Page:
Posted in P200, P200 Family

Custom Pentel P205 Pencils

Over the years, I had picked up some custom pencils, but for the longest time I resisted adding them to my database about my Collection.  I did have some of them on display, but had not decided what to do.

Finally, with the growing size of the collection of custom pencils, I decided to go ahead and catalog these.

For this writeup, I am going to go over these by where I got these from.

Wood Turned Pencils

The first wood turned pencils I found online were from Turn-of-the-Century, but when I was looking for more wood turned Pentel P200 pencils online, most of the sites that came up were on Etsy, so I decided to purchase a pencil from each of the stores I found on there.

Thom Wilson – P205 Wood Turned Teakz0608 - TURN-THOM-TTK - 325

https://www.etsy.com/shop/Thomsturnings

This is a very nice looking pencil, but it would never make it into my regular pencil rotation.  This is no fault of Thom, it is just that I like a thin pencil (look at what I am collecting), and his pencil has a grip diameter of about 1/2″ or more, much to large for me.

One other issue is that the pencil has been sealed or varnished, but the end-grain on the cap end, does not appear to have been sealed.  Either it was not, or the wood absorbed the sealant on the end.

Richard Altenhofen – P205 Wood Turned Bloodwoodz0576 - TURN-ALTEN-TBW - 380

https://www.etsy.com/shop/RichardAltenhofen

Richard had several pencils in different variety of wood, but I finally decided on the Bloodwood.  Again, this is much too thick for my taste, but in his description of the pencils he writes, “I make the diameter of my mechanical pencils a bit larger that [sic] the original because I find people like the grip better.”

One thing I do like about this pencil is that he copied much of the detail that is on the standard P200 body.  He has the groove cut out for the clip to sit in, and he has the grooves at the front along the grip, although his has 13 vs. the Pentel’s 11 grooves.

His pencils normally come in P207, but he will change them out to P205 or P209 upon request.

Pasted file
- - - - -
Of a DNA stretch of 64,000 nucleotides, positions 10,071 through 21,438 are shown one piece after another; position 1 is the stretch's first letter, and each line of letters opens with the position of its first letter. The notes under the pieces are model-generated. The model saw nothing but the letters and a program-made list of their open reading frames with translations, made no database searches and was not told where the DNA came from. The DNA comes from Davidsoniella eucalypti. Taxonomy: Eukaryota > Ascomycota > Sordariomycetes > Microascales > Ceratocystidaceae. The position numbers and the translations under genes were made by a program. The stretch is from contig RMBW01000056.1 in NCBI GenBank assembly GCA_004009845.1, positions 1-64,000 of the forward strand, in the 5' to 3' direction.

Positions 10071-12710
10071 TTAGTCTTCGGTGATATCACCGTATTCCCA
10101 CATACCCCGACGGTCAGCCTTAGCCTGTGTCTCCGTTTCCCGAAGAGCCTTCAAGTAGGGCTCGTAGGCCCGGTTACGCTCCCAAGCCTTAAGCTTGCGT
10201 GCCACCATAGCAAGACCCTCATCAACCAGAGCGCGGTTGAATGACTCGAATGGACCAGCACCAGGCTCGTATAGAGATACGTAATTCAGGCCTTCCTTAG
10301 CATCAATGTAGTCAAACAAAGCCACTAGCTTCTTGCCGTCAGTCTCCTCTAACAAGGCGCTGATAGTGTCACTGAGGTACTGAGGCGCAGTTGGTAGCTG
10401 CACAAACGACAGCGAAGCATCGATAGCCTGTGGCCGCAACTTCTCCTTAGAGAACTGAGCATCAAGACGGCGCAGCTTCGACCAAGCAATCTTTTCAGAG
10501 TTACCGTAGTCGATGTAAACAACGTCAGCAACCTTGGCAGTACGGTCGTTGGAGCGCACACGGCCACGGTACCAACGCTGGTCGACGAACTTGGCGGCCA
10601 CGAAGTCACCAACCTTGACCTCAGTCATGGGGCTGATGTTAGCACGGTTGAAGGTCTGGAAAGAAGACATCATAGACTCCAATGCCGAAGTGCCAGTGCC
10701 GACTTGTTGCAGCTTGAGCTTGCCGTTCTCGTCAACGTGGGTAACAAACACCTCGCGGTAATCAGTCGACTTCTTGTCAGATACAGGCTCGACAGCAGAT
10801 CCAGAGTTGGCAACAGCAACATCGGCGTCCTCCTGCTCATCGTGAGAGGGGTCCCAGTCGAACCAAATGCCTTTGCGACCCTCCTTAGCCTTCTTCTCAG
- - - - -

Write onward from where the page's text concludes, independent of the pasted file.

Dale Parrott – P205 Wood Turned Zebra Woodz0609 - TURN-WTC-TZW - 342

https://www.etsy.com/shop/WoodTurningCity

This is one of my favorite of the wood pencils.  At the time I purchased this, he had two Zebra Wood pencils, but I like the looks of this one the best.  Another reason that this is one of my favorites, is the shape mimics the P205, and fits my hand perfectly.

It is also very reminiscent of the Brown Marble P205, in the flow of the lines.

Turn-of-the-Century Wood Turning

The next three pencils come from the website http://www.turn-of-the-century.com/write.htm.  They offer several types of items including pens and pencils.  The pencils use either the P205 or P207 internals, and they usually have a couple of dozen pencils available in several different varieties of wood, and three different styles.  I chose one of each style in a different wood each.

P205 Wood Turned High Flare Cocoboloz0607 - TURN-TOTCH-TCO - 350

Turn-of-the-Century carves their flare on the pencils in two different positions.  This one is the high flare, set above the end of the pencil for people who like to hold their pencils further up.

I don’t particularly care for the flare, especially this high up, but I wanted to have one of each style of pencil that they make.  This is the darkest wood of the pencils I have and  is hard to photograph, but it does have some wood grain aspects in a very dark red and brown.

P205 Wood Turned Flare Honduran Rosewoodz0606 - TURN-TOTCF-THR - 355

This flared pencil is made of one of the lighter woods that I have.

P205 Wood Turned Purpleheartz0484 - TURN-TOTC-TPH - 338

This is my other favorite of the wood turned pencil, and is also the first one I purchased back in January 2017.  I really like the purple color to the wood and the tapered shape; it feels really good in your hand.

Metal Pencils

When I first got on Kickstarter, I backed several makers of pens, but I did not ever see people making pencils out of metal.  Finally in 2012, I came upon a Kickstarter by Brian Conti to design a metal pencil based on the Pentel P205.  And the collection started there.

I have not found anyone else online who designs a metal pencil based on the P200, so all the pencils below are from https://www.spokepen.com/.  All of these pencils, with one exception, were available in 0.5mm, 0.7mm & 0.9mm.

Spoke One Dotz0568 - SPOKE 1 Dot-QD - 334z0567 - SPOKE 1 Dot-QB - 346z0566 - SPOKE 1 Dot-QA - 338

As I said above, I had purchased metal pens (and still use one or two), but had never found metal pencils until the Spoke Mechanical Pencil.